The advantage of pushing each node is that you have control of what you do with that node; You could decorate the visitor for example, so if one decorator isn't suitable, you let the decorated visitor push it to another, and so on...

    PHP Code:
    $walker = new Walker$dom -> documentElement -> childNodes );
    $formatter = new FormatOne/* decorate */ new FormatTwo() );
    $walker -> walk$formatter );
    // ...
    class FormatOne {
    public function 
    pushNode $node ) {
    if( !
    some condition ) {
    // let something else process this node
    $this -> decorated -> push$node );
    } else {
    // process your node here
    }
    // ... 
    As Kyber has suggested, you could use the DOM as an alternative as well; I recall you can adjust what indentation is to be applied to the DOM tree...

  16. #16
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    *head explodes*

    kyber, the reason why I have that, admittedly awkward, layout for building the page is that Dr Livingston suggested it

    I have to say I am not at all familiar with the vocabulary being used. Structure? Node? Visitor?

    The DOM stuff looks pretty involved. I'll definitely have to read more of the reference, but it seems more applicable to XML than (x)HTML.

  17. #17
    SitePoint Wizard silver trophy kyberfabrikken's Avatar
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    As already noted a couple of times, I think your original problem is a moot point, but if you really want to do it, htmltidy is the way to go. Keep in mind that it reformats your code, so occasionally it may break your design (esp. if you have messy markup in the first place).

    The DOM is quite verbose, so it really isn't suitable for creating whole pages. It's equaly suitable for XML and HTML. The good thing about DOM is that it's the same interface you use for manipulating the document on the clientside (javascript), so you might aswell pick it up sooner than later. Since the syntax is a bit awkward, it may help to create some wrapper/helper functions for dealing with it. In a recent thread, I posted a class for doing that :
    http://www.sitepoint.com/forums/showthread.php?t=251226
    The PEAR class XML_FastCreate does something similar.

  18. #18
    SitePoint Wizard Ren's Avatar
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    Another maybe applicable thing, is if using XSLT as the basis of your views, then
    <xsl:output indent="yes" />

    in the stylesheet will nicely indent.

  19. #19
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    I've meditated on this issue for a bit and have an idea as to fix a couple of issues.

    One, I'm going to go about doing the tag objects a bit differently. I'm thinking that I can make a XHtml class to call the individual tag objects to do their job.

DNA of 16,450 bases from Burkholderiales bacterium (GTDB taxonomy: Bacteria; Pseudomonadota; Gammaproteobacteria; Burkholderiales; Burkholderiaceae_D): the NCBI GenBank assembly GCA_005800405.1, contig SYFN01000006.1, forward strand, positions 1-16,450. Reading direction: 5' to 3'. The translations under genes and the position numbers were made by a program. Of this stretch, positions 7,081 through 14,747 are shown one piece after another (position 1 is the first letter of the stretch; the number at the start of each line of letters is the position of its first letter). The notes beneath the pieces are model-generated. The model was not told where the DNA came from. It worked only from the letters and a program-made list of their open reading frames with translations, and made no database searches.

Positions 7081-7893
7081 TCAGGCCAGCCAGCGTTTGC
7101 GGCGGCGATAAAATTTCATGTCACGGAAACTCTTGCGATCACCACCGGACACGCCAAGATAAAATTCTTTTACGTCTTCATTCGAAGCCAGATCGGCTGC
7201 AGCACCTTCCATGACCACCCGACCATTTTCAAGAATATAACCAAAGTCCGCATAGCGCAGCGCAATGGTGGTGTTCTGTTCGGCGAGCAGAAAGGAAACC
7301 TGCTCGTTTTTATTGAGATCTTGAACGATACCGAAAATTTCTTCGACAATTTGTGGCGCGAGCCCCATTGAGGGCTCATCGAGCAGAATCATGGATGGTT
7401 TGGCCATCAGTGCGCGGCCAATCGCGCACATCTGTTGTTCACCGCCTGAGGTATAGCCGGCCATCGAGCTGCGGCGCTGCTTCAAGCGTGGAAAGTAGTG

PHP Code:
    <?php

    class XHtml
    {
        public 
    $output;
        
        public function 
    __construct() {}
        
        public function 
    html($string)
        {
            
    $html = new HtmlTag();
            
    $this->output .= $html->tagString($string);
        }
        
        public function 
    body($string)
        {
            
    $body = new BodyTag();
            
    $this->output .= $body->tagString($string);
        }

            
    // etc.
    }
    ?>
    Thus, I can simplify the use of the tag objects. It also simplifies the interface between the objects. What do you think of this idea?

    I was also wondering how to go about using the DOM api to fix my original problem, as well as giving me future growth for my project. The question is in the implementation. Should I include DOM function calls in each of the different tag objects, appending them to the root child as I go, or simply use the Walker/Formatter function idea that Dr. Livingston suggested on all the output before printing it to the page? The first idea only seems useful if I want to further simplify the use of the tag objects. Currently, I have to put everything in sort of backwards, which is confusing and difficult to follow. Would it be possible to fix this problem by using DOM as well?

    Something like:
    PHP Code:
    <?php

    class HtmlTag
    {
        public 
    $output;
        public 
    $dom// DOMDocument object
        
        
    public function __construct($dom)
        {
            
    $this->dom $dom;
        }
        
        public function 
    tagString($string)
        {
            
    $this->output .= $this->dom->createTextNode($string);
            
    $this->dom->appendChild($this->output);
        }
        
        public function 
    renderPage()
        {
            print 
    $this->output;
        }
    }

    ?>
    I'm not sure if that'd work, since I've never messed with DOM before.

    How far off am I?